Children from birth through age 3 seated in the center rear have a 43 percent lower risk of injury than those in rear-seat side positions, according to a recently published analysis of data from the Partners for Child Passenger Safety (PCPS) project of The Children’s Hospital of Philadelphia (CHOP).
Why should my child ride in the center?
A national study of actual crashes shows that a child in the center has about half the likelihood of being injured, compared to a child on either side. The center position is farthest from any point of impact.
How can I decide which of my children to place in a side position?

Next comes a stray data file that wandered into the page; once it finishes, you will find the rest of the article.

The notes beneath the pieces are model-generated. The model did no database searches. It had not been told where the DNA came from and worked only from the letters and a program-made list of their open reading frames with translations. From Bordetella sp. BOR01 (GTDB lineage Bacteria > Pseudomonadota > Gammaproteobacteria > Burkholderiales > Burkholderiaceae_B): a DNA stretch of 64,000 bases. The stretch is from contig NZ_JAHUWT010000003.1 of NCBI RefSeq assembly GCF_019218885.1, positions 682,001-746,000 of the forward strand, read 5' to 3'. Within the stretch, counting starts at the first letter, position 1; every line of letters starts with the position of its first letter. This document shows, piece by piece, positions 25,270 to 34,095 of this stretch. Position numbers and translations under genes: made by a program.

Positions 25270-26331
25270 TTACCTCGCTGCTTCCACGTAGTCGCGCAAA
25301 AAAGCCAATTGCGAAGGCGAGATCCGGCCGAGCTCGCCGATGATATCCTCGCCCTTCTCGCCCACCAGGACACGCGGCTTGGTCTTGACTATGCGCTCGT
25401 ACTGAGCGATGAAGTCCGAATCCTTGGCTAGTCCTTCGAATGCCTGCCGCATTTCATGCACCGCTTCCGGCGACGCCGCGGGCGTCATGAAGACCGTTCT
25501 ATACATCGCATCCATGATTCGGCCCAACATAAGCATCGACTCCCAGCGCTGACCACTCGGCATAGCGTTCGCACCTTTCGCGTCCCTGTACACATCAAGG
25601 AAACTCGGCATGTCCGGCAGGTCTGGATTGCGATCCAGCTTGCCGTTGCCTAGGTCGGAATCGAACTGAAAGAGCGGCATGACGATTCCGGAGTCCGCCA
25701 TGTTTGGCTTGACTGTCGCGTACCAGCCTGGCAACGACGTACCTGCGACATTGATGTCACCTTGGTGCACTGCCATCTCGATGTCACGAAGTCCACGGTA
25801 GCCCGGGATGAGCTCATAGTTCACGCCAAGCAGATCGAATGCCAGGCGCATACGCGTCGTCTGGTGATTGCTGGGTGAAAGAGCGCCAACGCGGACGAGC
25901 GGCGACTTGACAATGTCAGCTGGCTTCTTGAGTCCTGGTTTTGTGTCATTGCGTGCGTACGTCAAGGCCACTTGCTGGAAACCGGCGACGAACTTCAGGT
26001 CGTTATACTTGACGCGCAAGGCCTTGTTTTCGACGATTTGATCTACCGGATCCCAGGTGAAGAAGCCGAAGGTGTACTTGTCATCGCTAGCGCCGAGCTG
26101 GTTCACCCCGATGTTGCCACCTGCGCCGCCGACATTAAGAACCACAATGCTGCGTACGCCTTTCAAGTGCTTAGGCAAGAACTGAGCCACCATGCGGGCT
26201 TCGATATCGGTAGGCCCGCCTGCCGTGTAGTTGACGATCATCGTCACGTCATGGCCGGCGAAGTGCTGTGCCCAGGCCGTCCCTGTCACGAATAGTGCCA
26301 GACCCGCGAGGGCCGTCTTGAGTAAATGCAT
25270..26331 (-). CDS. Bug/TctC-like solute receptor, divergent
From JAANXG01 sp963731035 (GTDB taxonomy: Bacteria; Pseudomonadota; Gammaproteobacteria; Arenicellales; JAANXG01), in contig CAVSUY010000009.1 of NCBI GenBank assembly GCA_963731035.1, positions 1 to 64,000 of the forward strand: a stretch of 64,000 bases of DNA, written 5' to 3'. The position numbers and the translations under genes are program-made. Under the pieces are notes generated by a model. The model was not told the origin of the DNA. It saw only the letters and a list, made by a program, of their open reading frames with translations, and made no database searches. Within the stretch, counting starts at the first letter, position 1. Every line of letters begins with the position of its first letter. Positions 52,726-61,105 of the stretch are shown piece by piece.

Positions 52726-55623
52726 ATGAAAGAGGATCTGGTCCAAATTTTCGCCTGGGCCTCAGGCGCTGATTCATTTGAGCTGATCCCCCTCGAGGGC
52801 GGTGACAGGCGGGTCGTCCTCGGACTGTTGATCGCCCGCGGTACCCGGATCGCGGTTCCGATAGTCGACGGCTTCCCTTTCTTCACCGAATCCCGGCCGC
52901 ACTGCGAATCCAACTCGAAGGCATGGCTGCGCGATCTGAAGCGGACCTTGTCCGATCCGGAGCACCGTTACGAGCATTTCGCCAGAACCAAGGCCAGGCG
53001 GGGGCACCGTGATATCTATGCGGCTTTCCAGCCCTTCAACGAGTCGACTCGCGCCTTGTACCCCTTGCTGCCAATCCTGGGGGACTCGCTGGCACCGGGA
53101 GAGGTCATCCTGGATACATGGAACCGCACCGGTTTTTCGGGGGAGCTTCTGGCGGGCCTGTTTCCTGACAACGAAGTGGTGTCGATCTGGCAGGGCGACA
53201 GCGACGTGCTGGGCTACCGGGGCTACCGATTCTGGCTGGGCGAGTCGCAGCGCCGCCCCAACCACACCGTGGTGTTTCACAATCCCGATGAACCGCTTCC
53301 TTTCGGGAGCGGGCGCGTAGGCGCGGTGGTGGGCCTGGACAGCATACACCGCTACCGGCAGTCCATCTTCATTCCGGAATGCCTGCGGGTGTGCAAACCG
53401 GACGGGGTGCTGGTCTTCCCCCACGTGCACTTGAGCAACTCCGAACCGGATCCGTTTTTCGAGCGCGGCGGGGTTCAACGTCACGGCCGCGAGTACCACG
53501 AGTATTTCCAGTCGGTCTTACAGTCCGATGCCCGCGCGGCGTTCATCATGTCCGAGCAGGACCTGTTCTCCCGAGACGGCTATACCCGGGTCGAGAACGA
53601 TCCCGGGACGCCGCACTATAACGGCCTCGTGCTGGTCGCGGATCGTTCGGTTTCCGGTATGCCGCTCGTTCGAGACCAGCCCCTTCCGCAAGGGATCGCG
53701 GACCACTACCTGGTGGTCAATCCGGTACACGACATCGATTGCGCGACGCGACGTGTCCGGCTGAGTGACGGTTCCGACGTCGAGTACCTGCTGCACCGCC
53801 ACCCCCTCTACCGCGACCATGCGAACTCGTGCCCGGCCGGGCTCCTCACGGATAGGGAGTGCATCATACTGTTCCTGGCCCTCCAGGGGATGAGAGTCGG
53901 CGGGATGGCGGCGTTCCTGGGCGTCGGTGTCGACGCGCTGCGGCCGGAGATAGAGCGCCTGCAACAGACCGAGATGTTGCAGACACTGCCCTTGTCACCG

Though the National Highway Traffic Safety Administration (NHTSA) does not keep data on how often passengers are injured by loose items in vehicles, such as unsecured booster seats, these injuries do occur. Two such incidents made headlines in Wisconsin in the past couple years. While not fatally injured, both victims still suffer from lingering effects due to their injuries.
A new report from the Centers for Disease Control and Prevention (CDC) shows that one in every four deaths in crashes of children under age 15 is related to alcohol use. The data from the Fatality Analysis Reporting System about crash-related child passenger deaths during the years 1997 to 2002 were analyzed.